Promela V4 Reference -- c_decl(7)




c_decl , c_state , c_track - embedded C data declarations.

c_decl { /* c declaration */ }
c_state string string [ string ]
c_track string string [ string ]


The primitives c_decl , c_state , and c_track are global primitives that can only appear in a model as global declarations outside all proctype declarations.

The c_decl primitive provides a capability to embed general C data type declarations into a model. These type declarations are placed in the generated pan.h file before the declaration of the state-vector structure, which is also included in that file. This means that the data types introduced in a c_decl primitive can be referenced anywhere in the generated code, including inside the state vector with the help of c_state primitives. Data type declarations can also be introduced in global c_code fragments, but in this case the generated code is placed in the pan.c file, and therefore appears necessarily after the declaration of the state-vector structure. Therefore, these declarations cannot be used inside the state vector.

The c_state keyword is followed by either two or three quoted strings. The first argument specifies the type and the name of a data object. The second argument the scope of that object. A third argument can optionally be used to specify an initial value for the data object. (It is best not to assume a known default initial value for objects that are declared in this way.)

There are three possible scopes: global, local, or hidden. A global scope is indicated by the use of the quoted string "Global." If local, the name Local must be followed by the name of the proctype in which the declaration is to appear, as in "Local ex2." If the quoted string "Hidden" is used for the second argument, the data object will be declared as a global object that remains outside the state vector.

The primitive c_track is a global primitive that can declare any state object, or more generally any piece of memory, as holding state information. This primitive takes two string arguments. The first argument specifies an address, typically a pointer to a data object declared elsewhere. The second argument gives the size in bytes of that object, or more generally the number of bytes starting at the address that must be tracked as part of the system state.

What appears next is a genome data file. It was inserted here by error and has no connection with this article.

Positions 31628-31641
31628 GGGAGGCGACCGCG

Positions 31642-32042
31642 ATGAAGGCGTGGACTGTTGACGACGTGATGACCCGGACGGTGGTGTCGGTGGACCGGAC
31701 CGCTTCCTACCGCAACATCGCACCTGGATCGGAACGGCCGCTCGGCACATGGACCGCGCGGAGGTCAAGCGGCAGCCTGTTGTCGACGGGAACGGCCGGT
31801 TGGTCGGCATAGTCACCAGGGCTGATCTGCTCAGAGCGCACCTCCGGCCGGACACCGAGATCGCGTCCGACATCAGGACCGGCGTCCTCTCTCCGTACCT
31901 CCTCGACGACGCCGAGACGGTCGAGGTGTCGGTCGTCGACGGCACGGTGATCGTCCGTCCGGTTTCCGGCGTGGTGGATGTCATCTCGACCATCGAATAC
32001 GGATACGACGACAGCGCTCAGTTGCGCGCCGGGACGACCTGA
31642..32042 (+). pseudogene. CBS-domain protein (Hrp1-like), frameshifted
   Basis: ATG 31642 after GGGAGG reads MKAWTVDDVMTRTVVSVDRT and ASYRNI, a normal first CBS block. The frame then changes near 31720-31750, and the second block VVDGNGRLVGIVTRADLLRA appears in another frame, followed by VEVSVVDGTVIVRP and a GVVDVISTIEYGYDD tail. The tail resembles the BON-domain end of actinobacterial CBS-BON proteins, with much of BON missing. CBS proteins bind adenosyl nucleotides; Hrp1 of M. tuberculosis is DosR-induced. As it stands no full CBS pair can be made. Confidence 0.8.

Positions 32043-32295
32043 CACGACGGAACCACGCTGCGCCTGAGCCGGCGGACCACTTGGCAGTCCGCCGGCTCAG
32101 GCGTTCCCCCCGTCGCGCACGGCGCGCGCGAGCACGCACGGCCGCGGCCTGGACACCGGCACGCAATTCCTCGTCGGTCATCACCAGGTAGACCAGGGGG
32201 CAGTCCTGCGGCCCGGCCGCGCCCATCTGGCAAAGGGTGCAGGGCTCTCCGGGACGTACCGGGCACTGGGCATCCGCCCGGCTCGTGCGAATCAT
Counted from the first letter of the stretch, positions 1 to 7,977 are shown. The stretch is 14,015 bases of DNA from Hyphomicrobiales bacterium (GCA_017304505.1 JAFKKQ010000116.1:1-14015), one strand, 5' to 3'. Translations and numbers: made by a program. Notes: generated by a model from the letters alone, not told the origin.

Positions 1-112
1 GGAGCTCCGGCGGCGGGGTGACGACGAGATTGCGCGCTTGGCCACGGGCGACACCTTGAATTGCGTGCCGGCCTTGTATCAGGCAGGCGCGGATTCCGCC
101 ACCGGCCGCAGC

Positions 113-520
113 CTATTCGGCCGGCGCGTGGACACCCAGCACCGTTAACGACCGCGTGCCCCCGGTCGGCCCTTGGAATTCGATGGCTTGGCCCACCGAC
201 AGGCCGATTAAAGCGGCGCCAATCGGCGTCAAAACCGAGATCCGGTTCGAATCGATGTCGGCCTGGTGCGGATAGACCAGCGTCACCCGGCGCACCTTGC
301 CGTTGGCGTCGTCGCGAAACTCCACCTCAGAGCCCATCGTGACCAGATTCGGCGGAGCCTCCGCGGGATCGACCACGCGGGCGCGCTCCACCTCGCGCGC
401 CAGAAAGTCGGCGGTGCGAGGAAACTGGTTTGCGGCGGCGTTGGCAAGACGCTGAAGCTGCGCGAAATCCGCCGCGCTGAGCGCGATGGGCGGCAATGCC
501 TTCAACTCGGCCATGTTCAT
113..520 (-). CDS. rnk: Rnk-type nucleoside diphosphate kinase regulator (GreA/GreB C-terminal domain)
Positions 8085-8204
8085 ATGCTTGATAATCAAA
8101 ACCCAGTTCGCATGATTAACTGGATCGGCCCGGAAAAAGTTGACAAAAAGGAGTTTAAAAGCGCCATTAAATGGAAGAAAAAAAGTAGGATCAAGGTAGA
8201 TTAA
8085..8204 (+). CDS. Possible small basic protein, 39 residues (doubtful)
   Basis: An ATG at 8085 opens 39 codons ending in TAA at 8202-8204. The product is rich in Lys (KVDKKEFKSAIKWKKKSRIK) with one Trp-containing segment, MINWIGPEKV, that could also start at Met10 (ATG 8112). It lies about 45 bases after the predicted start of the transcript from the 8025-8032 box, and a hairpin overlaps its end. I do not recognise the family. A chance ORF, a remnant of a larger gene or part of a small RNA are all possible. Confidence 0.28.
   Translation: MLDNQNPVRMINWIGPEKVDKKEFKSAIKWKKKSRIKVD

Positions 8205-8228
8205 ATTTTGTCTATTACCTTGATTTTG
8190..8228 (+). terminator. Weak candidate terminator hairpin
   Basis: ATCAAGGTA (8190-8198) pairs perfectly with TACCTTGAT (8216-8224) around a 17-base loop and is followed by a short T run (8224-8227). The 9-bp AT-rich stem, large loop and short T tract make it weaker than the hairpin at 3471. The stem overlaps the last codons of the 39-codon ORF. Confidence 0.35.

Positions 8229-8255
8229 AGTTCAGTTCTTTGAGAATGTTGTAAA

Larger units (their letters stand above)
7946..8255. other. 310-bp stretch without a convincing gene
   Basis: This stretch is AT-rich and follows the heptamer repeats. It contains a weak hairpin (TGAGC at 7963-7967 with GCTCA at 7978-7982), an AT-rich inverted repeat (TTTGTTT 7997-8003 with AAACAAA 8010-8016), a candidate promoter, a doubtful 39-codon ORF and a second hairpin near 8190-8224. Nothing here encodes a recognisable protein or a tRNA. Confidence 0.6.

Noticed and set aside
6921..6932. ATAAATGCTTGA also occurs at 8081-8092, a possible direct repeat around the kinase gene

The first example illustrates how c_decl , c_code and c_state declarations can be used to define either visible or hidden state variables, referring to type definitions that must precede the internal Spin state-vector declaration. For an explanation of the rules for prefixing global and local variables inside c_code and c_expr statements, see the manual pages for these two statements.

The c_track statement can have a third argument that must be one of the words: "UnMatched" or "StackOnly" in double quotes. For instance Without the third argument, the default behavior for c_track is equivalent to "Matched".

If "UnMatched" or "StackOnly" is present, it means that the data object is tracked on the stack, but its value is not considered to be part of the system state. So, the concrete value is accurately maintained during the depth-first search, while separately an abstract version of the same value can be stored in the statespace, as explained in this paper on Model Driven Software Verification.

Spin instruments the code of the verifier to copy all data pointed to via c_track primitives into and out of the state vector on forward and backward moves during the depth-first search that it performs. Where there is a choice, the use of c_state primitives will always result in more efficiently executed code, since Spin can instrument the generated verifier to directly embed data objects into the state vector itself, avoiding the copying process.

To get a better feeling for how precisely these primitives are interpreted by Spin, consider generating code from the last example, and look in the generated files pan.h and pan.c for all appearances of variables R1 , R2 , P1 , and up0 .

Avoid using type-names that clash with internal types used within the Spin-generated verifiers. This includes names such as State , P0 , P1 , etc., and Q0 , Q1 , etc. Name clashes caused by unfortunate choices of type names are reliably caught by the C compiler when the verification code is compiled.


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(Page updated: 15 October 2014)